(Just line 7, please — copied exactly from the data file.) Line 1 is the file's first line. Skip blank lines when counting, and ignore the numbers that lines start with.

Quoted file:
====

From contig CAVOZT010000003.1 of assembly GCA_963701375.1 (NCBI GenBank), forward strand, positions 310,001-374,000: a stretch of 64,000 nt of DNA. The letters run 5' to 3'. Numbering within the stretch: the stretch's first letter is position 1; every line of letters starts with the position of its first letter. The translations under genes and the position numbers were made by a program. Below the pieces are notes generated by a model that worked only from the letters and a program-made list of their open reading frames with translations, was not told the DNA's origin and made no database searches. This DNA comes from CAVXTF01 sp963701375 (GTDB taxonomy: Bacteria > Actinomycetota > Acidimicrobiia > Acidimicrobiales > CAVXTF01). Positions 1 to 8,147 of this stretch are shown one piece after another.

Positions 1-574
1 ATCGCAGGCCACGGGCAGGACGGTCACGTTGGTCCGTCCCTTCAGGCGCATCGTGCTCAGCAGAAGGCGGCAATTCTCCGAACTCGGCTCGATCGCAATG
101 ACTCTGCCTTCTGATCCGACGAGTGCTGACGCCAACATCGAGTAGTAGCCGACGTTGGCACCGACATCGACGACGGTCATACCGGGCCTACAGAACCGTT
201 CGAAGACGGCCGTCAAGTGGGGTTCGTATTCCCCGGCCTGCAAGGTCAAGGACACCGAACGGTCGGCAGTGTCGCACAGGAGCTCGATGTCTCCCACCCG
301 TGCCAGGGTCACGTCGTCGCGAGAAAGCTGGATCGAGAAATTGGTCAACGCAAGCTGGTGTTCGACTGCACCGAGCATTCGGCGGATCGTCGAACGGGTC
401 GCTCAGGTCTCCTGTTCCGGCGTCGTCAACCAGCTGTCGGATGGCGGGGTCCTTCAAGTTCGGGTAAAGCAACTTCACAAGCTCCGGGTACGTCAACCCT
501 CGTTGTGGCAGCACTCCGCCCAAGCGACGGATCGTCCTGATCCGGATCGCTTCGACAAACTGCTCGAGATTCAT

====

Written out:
401 GCTCAGGTCTCCTGTTCCGGCGTCGTCAACCAGCTGTCGGATGGCGGGGTCCTTCAAGTTCGGGTAAAGCAACTTCACAAGCTCCGGGTACGTCAACCCT